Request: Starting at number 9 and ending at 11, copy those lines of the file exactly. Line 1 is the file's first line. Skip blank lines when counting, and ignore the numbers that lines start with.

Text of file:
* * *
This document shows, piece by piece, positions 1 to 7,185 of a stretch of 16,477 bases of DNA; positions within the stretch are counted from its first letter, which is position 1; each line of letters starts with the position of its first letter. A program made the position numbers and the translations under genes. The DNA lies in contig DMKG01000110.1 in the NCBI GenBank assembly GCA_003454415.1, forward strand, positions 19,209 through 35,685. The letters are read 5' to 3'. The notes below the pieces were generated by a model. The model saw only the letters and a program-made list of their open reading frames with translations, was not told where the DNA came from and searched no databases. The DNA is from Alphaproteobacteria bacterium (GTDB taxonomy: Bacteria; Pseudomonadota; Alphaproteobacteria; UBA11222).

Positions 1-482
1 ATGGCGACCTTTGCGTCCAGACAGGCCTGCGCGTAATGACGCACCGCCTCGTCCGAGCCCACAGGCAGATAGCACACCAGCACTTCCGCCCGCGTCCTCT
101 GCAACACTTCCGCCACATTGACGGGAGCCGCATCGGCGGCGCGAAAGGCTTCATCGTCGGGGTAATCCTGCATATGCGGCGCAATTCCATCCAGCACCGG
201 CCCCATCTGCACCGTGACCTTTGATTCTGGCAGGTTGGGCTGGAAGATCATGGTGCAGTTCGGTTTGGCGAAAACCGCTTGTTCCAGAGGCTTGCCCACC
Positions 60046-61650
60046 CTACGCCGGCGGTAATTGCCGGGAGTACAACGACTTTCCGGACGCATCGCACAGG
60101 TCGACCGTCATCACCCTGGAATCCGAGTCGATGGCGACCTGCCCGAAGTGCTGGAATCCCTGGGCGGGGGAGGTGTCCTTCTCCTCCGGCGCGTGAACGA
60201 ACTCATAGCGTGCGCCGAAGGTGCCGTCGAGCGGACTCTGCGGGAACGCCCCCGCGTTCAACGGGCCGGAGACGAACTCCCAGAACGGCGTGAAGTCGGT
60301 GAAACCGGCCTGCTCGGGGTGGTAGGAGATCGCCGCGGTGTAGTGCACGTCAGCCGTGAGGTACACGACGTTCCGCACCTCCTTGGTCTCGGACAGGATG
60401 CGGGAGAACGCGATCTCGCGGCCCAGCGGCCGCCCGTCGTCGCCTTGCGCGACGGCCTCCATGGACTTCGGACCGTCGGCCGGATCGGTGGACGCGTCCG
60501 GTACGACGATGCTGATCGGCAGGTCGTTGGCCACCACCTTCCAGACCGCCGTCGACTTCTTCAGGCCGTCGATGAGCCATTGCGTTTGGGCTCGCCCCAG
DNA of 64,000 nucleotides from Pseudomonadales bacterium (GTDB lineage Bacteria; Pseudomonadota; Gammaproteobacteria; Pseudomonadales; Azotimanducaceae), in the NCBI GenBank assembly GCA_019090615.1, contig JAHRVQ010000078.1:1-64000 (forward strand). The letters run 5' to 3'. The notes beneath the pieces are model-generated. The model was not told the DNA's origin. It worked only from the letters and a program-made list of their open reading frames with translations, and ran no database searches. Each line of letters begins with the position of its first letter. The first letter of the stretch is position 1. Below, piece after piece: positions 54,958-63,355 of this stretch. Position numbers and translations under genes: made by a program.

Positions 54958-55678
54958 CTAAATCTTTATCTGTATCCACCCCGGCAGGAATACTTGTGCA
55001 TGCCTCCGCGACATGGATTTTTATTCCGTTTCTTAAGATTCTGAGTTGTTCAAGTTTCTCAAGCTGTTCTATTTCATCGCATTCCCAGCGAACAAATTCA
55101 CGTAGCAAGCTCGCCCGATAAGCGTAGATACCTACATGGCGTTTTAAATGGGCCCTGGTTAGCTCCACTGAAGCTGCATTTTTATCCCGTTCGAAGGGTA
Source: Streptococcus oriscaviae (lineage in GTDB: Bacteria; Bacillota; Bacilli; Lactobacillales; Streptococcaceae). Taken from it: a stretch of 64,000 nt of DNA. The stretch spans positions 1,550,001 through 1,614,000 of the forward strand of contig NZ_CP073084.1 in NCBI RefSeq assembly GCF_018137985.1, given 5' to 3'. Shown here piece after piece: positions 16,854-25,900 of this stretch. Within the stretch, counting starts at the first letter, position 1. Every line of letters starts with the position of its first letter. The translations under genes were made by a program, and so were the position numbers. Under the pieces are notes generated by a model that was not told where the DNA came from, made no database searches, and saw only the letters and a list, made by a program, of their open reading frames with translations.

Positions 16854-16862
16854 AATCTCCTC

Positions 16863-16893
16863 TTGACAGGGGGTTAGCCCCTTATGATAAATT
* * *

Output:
60201 ACTCATAGCGTGCGCCGAAGGTGCCGTCGAGCGGACTCTGCGGGAACGCCCCCGCGTTCAACGGGCCGGAGACGAACTCCCAGAACGGCGTGAAGTCGGT
60301 GAAACCGGCCTGCTCGGGGTGGTAGGAGATCGCCGCGGTGTAGTGCACGTCAGCCGTGAGGTACACGACGTTCCGCACCTCCTTGGTCTCGGACAGGATG
60401 CGGGAGAACGCGATCTCGCGGCCCAGCGGCCGCCCGTCGTCGCCTTGCGCGACGGCCTCCATGGACTTCGGACCGTCGGCCGGATCGGTGGACGCGTCCG